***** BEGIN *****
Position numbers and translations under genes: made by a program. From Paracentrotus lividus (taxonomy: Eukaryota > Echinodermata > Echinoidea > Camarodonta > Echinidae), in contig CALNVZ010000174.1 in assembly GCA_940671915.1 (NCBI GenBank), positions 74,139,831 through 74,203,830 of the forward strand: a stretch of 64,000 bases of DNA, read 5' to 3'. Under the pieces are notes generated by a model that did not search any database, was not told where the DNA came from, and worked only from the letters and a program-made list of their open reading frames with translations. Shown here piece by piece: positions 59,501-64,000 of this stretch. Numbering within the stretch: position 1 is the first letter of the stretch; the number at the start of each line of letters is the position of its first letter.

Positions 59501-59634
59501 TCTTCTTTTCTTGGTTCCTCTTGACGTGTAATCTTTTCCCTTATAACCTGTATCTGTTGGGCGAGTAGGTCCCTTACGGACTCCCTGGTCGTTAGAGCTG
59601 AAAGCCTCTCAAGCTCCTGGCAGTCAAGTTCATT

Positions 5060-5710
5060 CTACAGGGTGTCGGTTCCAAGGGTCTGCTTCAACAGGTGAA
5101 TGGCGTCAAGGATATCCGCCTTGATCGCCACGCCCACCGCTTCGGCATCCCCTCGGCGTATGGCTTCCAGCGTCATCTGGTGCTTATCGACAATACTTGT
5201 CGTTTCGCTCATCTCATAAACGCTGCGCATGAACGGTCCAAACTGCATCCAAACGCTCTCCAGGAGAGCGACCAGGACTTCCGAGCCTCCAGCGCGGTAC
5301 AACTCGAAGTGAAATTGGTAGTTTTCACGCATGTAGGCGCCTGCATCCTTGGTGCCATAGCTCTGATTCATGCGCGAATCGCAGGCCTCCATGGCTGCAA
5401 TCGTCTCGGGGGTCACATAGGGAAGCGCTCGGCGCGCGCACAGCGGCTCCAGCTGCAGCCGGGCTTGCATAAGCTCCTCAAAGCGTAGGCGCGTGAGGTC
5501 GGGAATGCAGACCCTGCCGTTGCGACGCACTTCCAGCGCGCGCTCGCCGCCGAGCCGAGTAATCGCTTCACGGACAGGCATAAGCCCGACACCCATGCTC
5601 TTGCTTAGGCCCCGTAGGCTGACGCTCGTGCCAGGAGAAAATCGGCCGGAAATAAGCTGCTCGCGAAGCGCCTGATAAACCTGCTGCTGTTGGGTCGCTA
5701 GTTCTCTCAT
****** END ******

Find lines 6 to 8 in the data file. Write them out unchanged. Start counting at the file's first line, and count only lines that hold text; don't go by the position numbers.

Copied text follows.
5060 CTACAGGGTGTCGGTTCCAAGGGTCTGCTTCAACAGGTGAA
5101 TGGCGTCAAGGATATCCGCCTTGATCGCCACGCCCACCGCTTCGGCATCCCCTCGGCGTATGGCTTCCAGCGTCATCTGGTGCTTATCGACAATACTTGT
5201 CGTTTCGCTCATCTCATAAACGCTGCGCATGAACGGTCCAAACTGCATCCAAACGCTCTCCAGGAGAGCGACCAGGACTTCCGAGCCTCCAGCGCGGTAC